hist-games: Long Lawrence
PMI at KM.DK
Thu May 17 15:28:42 PDT 2007
Thank you, Max for sending this nice picture of a very fine dreidel.
I also remember the 26-sided dice made of serpentine stone, which you showed me at the BGS colloquium in Marburg a few years ago.
I have seen other photos of your dice and game piece collection in Erwin Glonnegger: Das Spiele-Buch.
It seems that you have an excellent collection.
Fra: Max Kobbert [mailto:Max.Kobbert at t-online.de]
Sendt: 15-05-2007 22:43
Til: Peter Michaelsen
Emne: Re: hist-games: Long Lawrence
A picture as a small contribution to the theme. The piece from my collection is from 19th century, I think.
"Peter Michaelsen" <PMI at KM.DK> schrieb:
Fra: Peter Michaelsen
Sendt: 14-05-2007 23:40
Til: 'Jon at Gothic Green Oak'
Emne: SV: hist-games: Long Lawrence
It is very nice that so many people are interested in the Long Lawrence die.
I wrote about it in my article "On some unusual types of stick dice", BOARD GAMES STUDIES 6, 2003 (pp.9-24).
This was partially based upon my article "Ponni, niks, alle-halve", ORD OG SAG 22, Institut for Jysk Sprog- og Kulturforskning, Aarhus University 2002 (pp.47-61).
Wnen I wrote these articles I did not know Willughby's description, published in 2003.
I made a photocopy of the pages in Willughby, but can't find them right now. As far as I remember, a note is telling that the Lang Lawrence was mentioned already in a poem from 1607.
Prismatic dice sticks and also more or less cubic dice were probably used in the Middle Ages. Leo van der Heijdt suggested - in his FACE TO FACE WITH DICE. 5000 years of dice and dicing (Groningen 2002) ,p.103, that the Long Lawrence was used in the Middle Ages. We have no exact proof, but it probably was.
The put-and-take game is probably referred to by the Scottish poet William Dunbar in a poem from c.1500-1520: "He playis with totum, and I with nichell". In the early 18th c. 'totum' is described as "a whirlbone, a kind of die that is turned about". At that time a new name became usual: 'T totum' (the letter T, inscribed on one of the sides of the die, was placed before the word); later in the 18th c. the form was changed into 'tetotum' and around 1800 into 'teetotum', the current form in English. The original 'totum' was preserved in English dialects. (See OED, 2nd. ed. vol.XVII and XVIII (teetotum, totum). Se also The Scottish National Dictionary Vol. IX, (Edinburgh 1974),p.370, and the The English Dialect Dictionary Vol VI (Oxford 1905), p.203.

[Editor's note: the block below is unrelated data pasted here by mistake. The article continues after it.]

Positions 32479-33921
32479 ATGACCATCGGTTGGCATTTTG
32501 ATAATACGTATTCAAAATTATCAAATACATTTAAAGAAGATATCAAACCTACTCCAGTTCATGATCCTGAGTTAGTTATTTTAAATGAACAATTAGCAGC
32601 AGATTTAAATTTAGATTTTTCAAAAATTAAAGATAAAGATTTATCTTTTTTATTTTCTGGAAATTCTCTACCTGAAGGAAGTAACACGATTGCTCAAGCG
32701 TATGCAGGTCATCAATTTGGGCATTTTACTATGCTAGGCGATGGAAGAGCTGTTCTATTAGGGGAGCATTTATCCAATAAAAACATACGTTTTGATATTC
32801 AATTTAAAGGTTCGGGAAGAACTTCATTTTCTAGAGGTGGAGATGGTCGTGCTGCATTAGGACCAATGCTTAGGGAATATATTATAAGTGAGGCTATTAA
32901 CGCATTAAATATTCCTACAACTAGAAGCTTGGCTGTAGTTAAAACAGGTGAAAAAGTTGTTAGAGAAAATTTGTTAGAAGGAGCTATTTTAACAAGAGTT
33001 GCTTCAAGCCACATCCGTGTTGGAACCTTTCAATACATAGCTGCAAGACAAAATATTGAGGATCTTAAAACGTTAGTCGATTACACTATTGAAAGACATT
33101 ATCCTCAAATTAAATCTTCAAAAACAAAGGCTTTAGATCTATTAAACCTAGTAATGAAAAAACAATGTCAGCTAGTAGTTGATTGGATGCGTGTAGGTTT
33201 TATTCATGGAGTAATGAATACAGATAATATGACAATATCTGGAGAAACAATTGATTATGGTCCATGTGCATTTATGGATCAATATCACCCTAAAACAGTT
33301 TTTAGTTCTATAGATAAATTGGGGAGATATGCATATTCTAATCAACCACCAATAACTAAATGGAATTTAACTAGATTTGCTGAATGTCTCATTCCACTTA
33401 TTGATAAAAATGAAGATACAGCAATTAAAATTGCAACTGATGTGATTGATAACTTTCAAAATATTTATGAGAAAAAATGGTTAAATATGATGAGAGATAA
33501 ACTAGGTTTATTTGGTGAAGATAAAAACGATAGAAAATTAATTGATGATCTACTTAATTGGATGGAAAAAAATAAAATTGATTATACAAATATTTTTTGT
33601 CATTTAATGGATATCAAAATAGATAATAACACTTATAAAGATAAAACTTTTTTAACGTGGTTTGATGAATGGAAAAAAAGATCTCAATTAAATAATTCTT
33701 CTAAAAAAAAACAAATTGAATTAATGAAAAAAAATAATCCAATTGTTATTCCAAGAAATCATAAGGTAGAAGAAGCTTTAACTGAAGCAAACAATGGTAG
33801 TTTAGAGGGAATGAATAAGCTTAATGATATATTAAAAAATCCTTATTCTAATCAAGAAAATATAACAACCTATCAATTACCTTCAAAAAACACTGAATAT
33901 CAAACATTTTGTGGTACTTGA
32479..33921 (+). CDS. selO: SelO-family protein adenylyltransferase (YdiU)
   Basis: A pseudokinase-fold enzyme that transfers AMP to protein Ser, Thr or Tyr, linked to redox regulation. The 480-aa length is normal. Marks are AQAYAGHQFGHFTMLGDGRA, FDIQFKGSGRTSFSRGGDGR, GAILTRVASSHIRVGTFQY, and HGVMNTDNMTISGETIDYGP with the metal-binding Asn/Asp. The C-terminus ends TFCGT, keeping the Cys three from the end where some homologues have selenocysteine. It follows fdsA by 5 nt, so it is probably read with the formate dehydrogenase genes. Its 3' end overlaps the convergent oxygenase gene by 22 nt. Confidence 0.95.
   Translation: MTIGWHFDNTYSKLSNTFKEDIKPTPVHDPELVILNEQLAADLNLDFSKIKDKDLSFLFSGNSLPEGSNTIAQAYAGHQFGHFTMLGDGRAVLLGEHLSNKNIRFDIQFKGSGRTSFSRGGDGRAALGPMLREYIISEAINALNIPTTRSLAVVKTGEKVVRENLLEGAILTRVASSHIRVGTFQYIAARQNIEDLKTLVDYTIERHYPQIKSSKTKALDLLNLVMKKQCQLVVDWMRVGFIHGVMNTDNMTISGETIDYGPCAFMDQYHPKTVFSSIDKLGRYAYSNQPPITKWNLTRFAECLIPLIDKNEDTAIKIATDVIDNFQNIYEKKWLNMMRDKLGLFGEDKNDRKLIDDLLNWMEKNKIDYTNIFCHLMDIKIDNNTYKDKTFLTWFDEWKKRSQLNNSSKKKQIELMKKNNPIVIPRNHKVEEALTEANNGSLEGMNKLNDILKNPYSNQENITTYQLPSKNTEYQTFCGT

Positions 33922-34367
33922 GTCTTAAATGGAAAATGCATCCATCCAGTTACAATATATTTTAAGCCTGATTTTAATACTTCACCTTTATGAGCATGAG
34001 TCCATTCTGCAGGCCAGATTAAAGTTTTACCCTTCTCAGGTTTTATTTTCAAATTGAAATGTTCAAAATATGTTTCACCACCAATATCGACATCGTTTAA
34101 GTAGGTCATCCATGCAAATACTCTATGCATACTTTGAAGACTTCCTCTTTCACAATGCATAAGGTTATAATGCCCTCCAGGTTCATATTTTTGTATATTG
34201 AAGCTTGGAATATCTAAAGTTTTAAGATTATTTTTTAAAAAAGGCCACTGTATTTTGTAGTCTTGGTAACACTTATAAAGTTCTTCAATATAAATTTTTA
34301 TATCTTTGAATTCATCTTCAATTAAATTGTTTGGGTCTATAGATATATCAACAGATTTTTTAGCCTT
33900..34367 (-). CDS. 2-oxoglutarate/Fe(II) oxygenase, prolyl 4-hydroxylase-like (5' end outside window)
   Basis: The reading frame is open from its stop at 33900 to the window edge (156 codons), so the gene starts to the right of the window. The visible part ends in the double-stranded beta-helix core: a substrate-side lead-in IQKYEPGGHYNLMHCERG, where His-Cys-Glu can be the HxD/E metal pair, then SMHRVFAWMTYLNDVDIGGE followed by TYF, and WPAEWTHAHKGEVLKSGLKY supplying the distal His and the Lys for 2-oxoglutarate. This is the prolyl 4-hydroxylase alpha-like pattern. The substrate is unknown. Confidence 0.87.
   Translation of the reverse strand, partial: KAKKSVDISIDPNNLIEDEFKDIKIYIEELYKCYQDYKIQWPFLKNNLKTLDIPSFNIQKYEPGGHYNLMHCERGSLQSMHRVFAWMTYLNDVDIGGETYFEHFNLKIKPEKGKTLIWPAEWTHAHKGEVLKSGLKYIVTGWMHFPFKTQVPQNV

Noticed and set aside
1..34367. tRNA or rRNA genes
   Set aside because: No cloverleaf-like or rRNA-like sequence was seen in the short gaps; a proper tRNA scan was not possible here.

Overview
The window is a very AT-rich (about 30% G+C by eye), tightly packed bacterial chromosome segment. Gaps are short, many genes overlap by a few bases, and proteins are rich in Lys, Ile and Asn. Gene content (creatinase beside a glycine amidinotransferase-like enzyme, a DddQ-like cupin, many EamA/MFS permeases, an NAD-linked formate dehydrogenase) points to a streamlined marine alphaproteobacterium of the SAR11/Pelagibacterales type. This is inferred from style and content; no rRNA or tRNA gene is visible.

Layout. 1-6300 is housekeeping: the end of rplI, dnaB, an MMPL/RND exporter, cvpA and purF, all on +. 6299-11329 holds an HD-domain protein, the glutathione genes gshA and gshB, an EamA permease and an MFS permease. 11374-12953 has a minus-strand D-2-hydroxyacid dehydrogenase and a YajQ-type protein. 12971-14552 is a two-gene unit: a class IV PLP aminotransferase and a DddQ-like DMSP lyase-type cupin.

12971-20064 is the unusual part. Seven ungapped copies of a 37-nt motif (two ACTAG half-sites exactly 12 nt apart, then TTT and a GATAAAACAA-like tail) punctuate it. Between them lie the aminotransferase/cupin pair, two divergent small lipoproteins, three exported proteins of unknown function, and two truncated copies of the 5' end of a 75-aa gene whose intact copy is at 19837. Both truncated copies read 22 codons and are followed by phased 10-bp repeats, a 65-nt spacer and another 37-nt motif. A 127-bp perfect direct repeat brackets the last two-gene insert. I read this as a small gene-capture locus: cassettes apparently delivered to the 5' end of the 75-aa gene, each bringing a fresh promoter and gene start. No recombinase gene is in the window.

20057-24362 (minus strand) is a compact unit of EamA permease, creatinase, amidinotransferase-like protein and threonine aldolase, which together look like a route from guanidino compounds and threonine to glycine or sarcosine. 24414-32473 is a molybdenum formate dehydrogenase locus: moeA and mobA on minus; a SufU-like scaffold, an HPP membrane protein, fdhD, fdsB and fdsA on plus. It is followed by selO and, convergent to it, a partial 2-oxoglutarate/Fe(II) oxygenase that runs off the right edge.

The word 'totum' is testified in French from 1611. In the mid 17th c. the form 'toton' appears for the first time, corresponding to the French pronounciation of the Latin word, and c.100 years later the old way of spelling it disappears.
An earlier French name for the same object was 'pirouette', first known evidence is from 1451. A related word with the same meaning: 'pirouelle' appears in a poem by Guillaume de Machaut from 1364 (see Trésor de la Langue Francaise vol.13 (Paris 1988), p.419: "pirouette".
Rabelais refers to the same put-and-take game 'pille, nade, jocque, fore' in his Gargantua II, 11, and I, 22 from 1534.
I think that it is difficult to say, if the medieval Jews borrowed the game from their non-Jewish neighbours in Europe, or the other way round. The Hebrew consonants on the four sides of the 'dreidel': nun, gimel, he, shin suggests, however, that Jiddisch-speaking Jews adopted a German variant with the letters N (nichts), G (ganz), H (halb), S (stell ein, Jiddisch: 'shtell').
According to a popular etymology this was interpreted as the first letters in the Hebrew message 'nes gadol hajah sham' (= a great miracle happened here).
When I browsed the internet for information about this subject, I did also find a reference which told that this dice top was known by Jews in France in the Middle Ages under various Hebrew names. Unfortunately I was not able to get access to the source referred to in Gilad J. Gevaryahu: www.shamash.org/listarchives/mail-jewish/volume22/v22n46 On that home page there was a reference to an article by Rabbi Dr. Meir Grunwald in SEFER HA'MOADIM V (1961) p.225-226.
In my BGS article I make an attempt to compare the special signs or markings on the sides of the Lang Lawrence with the markings on dice sticks used in some quite different outdoor games. Prismatic dice sticks with four letters on the sides seem to have been rather common in Denmark and Northern Germany, but unknown elsewhere. Perhaps some of you might want to discuss some of my ideas which I put forward in my article?
I may tell more about them in my next mail.
Fra: hist-games-bounces at www.pbm.com [mailto:hist-games-bounces at www.pbm.com]På vegne af Jon at Gothic Green Oak
Sendt: 14-05-2007 18:14
Til: hist-games at www.pbm.com
Emne: hist-games: Long Lawrence
According to Parlett the Long Lawrence was used for playing Put and Take, which is an earlier game played with a teetotum - though how much earlier the teetotum is than the Long Lawrence I do not know (apart from the well known Bruegel reference of 1560). There is also the Jewish game played at Hanukkah with a dreidel (=teetotum) though again I am unsure of the antiquity of this. Could Put and Take and the teetotum have originated in the Jewish communities of medieval Europe and then passed to a broader gaming public? or is this just wishful thinking....
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